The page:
This month, as well as our regular Thursday gigs at Maghull, Didsbury, Eastham and Grappenhall, we were back by popular demand for our second gig at Burscough Wharf Arts Centre.
John Hallam featured three times for us on reeds – at Eastham on the 20th, Burscough on the 22nd and Grappenhall on the 26th; while John Padfield played at Maghull on the 12th and Didsbury on the 19th.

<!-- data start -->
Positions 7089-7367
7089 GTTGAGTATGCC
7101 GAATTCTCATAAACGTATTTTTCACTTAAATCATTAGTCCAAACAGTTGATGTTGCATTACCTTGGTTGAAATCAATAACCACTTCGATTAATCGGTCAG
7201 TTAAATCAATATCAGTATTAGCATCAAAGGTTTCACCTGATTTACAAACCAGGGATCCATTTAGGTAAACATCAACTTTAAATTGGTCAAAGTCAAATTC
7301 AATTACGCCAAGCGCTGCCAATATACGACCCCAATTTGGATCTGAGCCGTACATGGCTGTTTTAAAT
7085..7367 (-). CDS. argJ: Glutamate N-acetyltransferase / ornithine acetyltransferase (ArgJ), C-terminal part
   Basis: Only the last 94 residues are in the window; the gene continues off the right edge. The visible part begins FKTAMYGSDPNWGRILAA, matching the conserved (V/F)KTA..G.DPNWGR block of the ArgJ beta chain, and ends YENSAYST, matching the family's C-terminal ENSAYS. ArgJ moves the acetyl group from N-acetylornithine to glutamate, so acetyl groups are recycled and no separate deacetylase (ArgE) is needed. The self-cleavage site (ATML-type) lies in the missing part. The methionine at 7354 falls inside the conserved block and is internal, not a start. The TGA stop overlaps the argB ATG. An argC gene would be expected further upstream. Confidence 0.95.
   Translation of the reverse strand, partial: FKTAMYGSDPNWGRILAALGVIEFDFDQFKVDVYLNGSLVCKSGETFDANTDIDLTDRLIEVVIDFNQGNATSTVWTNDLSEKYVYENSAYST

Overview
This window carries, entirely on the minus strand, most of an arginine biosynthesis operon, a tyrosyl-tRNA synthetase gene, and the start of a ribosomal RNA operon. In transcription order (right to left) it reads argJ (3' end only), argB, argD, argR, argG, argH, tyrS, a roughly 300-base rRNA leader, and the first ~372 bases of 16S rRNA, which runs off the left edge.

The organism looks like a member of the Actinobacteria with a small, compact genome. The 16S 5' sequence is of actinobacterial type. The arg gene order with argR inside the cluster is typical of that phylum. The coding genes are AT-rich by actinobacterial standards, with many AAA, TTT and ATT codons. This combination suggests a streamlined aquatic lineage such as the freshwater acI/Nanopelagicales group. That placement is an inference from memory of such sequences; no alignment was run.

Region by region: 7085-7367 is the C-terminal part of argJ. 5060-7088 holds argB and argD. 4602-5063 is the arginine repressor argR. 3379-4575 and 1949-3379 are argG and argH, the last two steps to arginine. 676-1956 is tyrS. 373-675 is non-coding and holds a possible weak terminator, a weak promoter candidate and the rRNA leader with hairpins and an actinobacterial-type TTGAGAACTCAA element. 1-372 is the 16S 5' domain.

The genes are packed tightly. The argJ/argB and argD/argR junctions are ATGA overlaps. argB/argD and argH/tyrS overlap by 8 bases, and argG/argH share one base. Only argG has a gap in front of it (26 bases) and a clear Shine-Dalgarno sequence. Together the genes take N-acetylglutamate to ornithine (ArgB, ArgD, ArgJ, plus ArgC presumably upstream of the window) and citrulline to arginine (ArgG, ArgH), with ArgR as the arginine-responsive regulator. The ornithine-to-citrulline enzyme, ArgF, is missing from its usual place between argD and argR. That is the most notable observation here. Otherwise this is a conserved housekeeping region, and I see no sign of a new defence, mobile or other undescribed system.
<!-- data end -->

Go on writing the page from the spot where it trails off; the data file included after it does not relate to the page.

Fifty-six different numbers featured in our setlists this month, mostly, as is usual, from the much-loved traditional repertoire. Most favoured vocals were Someday Sweetheart and Keeping Out Of Mischief Now; while among the instrumentals, South, That Da Da Strain, Ain’t She Sweet, Oh Lady Be Good and At The Jazz Band Ball featured regularly. Mention must also be made of Wabash Blues, not one we play very often but it featured at three gigs this month. A few “revived” tunes also featured: at Didsbury, Ed sang Buddy Bolden’s Blues, Jelly Roll Morton’s depiction of the sweaty and smelly atmosphere often encountered at his gigs; and, on request, Rae sang Alexander’s Ragtime Band. Also at Didsbury, John Padfield gave a suitably melodic soprano sax rendition of Autumn Leaves, played with a mix of rumba and swing rhythms. Perhaps the most poignant revival was at Grappenhall where, for the first time since Ken Doran retired, we opened the evening with the Teddy Bears’ Picnic. John Hallam’s much-applauded features this month were The World Is Waiting For The Sunrise (at Grappenhall and Burscough); and Puttin’ On The Ritz (at Eastham). Special mention this month goes to the gig at Burscough, were a packed and enthusiastic audience gave us a great night and scooped this month’s award for best singing of Swing Low – but only just, as Eastham and Grappenhall weren’t far behind.